Members We Remember
This is a page is a memorial for members who have passed – long may they live!
Dirk, a Santa Fe artist by way of the L.A. Film scene, Chicago, and parts all over the world—he loved to travel—came to our club by way of a book he wrote about Jack London’s Dog. A member for the last decade of his writing career, he generously donated many books and boxes of cards that have landed in local reading programs, and the hands of our speakers. In February, 2020, the club did a tie-in reading with the premiere of the movie, Call of the Wild. Dirk was a larger-than-life character and a passionate artist. He read at the Smithsonian and traveled the world sharing his stories. A Lucky Dog was an international best-seller about the USPS. Here’s Dirk’s Farewelling page.
“Dirk Wales not only creates masterpieces, he is a masterpiece.” —Imagine Publicity
Tom Higgins had a short but influential time as a member of CWCBB. He joined in June, 2017, dedicating himself to his writings about climbing, and in August he walked into a board meeting and offered his support in finding our organization a new home and helping us work towards getting grants. In December he read a harrowing adventure story that had listeners on the edge of their seats. He passed away in March 2018, having left the club in better shape than he found it. His stories about climbing can still be found on his website, www.tomhiggins.net. Here’s his obituary.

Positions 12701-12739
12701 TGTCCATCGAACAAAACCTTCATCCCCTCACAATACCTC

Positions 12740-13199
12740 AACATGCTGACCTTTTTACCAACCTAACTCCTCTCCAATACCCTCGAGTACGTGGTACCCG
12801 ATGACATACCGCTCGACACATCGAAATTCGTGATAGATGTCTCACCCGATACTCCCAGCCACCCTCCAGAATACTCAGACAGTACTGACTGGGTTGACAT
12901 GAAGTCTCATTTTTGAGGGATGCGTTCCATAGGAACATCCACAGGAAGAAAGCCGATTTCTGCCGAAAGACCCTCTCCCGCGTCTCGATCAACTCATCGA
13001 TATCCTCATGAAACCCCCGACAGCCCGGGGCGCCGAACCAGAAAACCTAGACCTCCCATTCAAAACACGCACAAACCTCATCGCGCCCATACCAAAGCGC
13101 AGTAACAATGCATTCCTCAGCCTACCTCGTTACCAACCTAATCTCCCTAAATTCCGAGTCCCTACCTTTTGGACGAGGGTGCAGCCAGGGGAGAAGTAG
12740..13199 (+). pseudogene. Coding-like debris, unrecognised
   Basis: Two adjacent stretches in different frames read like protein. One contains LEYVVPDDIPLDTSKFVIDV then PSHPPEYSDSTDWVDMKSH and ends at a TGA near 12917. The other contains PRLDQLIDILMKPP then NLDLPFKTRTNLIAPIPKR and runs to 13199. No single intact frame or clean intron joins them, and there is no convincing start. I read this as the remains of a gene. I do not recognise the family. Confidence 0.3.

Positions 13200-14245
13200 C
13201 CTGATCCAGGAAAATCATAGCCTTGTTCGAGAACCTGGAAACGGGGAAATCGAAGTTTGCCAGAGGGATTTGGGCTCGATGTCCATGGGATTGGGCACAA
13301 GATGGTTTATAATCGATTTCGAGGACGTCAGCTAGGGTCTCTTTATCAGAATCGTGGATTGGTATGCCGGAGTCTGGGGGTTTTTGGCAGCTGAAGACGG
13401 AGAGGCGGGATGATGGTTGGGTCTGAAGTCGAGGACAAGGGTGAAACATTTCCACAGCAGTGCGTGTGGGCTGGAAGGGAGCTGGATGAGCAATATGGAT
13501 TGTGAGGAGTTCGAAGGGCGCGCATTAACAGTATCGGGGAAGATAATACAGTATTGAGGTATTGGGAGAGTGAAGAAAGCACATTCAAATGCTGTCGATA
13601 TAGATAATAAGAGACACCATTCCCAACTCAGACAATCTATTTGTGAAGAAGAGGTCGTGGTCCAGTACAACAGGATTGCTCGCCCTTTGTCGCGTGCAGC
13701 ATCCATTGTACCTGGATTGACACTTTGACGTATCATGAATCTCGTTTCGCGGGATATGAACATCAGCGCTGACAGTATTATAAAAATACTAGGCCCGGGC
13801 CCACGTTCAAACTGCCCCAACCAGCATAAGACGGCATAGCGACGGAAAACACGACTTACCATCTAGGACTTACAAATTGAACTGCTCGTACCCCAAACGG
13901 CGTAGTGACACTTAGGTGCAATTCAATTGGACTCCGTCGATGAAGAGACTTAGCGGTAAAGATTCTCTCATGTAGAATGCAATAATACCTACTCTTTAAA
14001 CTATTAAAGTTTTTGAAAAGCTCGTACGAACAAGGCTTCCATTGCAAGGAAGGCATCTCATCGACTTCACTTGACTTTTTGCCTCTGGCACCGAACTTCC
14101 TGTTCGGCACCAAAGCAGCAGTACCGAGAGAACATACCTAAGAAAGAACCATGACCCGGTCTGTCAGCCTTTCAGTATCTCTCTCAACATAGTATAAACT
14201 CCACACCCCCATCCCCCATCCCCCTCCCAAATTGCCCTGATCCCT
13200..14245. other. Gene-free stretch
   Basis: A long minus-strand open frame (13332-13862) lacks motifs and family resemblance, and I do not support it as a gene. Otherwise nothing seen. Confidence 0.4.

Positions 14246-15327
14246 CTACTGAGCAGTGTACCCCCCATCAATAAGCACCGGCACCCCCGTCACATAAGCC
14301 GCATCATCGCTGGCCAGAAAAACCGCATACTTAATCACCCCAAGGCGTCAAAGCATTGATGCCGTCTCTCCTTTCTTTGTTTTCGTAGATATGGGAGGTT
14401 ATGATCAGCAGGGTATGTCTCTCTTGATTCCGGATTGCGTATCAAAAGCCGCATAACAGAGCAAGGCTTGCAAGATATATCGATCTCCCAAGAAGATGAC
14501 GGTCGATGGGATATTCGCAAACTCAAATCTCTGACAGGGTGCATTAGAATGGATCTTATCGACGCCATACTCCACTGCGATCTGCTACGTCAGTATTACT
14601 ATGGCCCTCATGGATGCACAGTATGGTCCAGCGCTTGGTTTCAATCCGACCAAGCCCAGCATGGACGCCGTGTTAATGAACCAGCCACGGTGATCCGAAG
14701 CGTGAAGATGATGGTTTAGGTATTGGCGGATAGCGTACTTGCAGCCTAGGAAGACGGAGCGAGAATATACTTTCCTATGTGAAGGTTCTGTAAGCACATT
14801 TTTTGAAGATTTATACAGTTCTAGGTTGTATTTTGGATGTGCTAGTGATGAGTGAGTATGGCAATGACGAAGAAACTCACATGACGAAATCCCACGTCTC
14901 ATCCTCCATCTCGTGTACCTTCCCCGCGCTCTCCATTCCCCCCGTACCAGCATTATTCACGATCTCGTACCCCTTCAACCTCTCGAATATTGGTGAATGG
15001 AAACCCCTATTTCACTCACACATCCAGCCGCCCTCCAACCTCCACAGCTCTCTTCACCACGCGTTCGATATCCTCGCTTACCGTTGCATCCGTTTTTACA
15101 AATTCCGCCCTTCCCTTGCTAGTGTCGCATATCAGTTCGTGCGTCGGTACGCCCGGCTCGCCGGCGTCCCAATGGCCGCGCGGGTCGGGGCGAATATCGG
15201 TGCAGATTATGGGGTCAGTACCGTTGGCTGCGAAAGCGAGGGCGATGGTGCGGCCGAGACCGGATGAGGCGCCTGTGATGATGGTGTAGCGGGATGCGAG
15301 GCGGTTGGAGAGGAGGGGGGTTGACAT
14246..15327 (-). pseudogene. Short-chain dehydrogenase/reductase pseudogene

AL (never Al) was an energetic and beloved leader of CWC-Berkeley, personally associating with the Club’s motto, “Sail On,” as a yachtsman, whose Write Angles column “A View From the Helm” provided an inspiring and welcoming message to members every month, and he inaugurated this blog. He left Alameda to travel the country in his “Land Yacht,” chronicling his adventures in his blog, A Year on the Road… which took him many years down the road, to the greatest adventure of all.
Deborah Frisch ran our 5th Grade Writing Contest for many years, and will be missed. During her time with the club, she published A Mango for the Teacher: Running the Beach and Running a School in Cancún’s Early Days about her adventures teaching English in Mexico. Her blog is: Latinofile – ¿Qué Pasa? with author Déborah Frisch
“A Mango” is a delicious dish…a memoir of dreams, hopes and learning….” — Rene Colato Lainez
Ebony magazine recognized Charlie’s Five on the Black Hand Side as one of the ten best African-American films of all time. At the time of his death, Charlie was working on a historical fiction novel about Haiti.
We lost an amazing talent when Elizabeth Wagele left us, but she went out in style and prepared, having written The Enneagram of Death. Her books are a wonderful resource.
The Enneagram Made Easy • Are You My Type, Am I Yours? • The Enneagram of Parenting • The Happy Introvert • Finding the Birthday Cake • The Career Within You • The Beethoven Enneagram (CD) • The Enneagram of Death • The Career Within You (Psychology Today blog) Enneagram…Exploring Your True Self (blog) • The Enneagram for Teens
Most of her books were published by HarperCollins publishers on the Enneagram personality system. Reviews can be found on her web site under the titles of her books.
Vernon was a wonderful poet and kind, active club member. We held many workshops at his Alameda living community. obituary
Helen Madelyn Sullivan
Helen is the author of a Memoir, “Teaching In The Flatlands, A Three Decades Odyssey in Title 1 Schools.” obituary
Marianne Ingheim Rossi
Was a member of our club in 2011. Article: What Feminism Means to Me on Left Coast Voices.
Dorothy V. Benson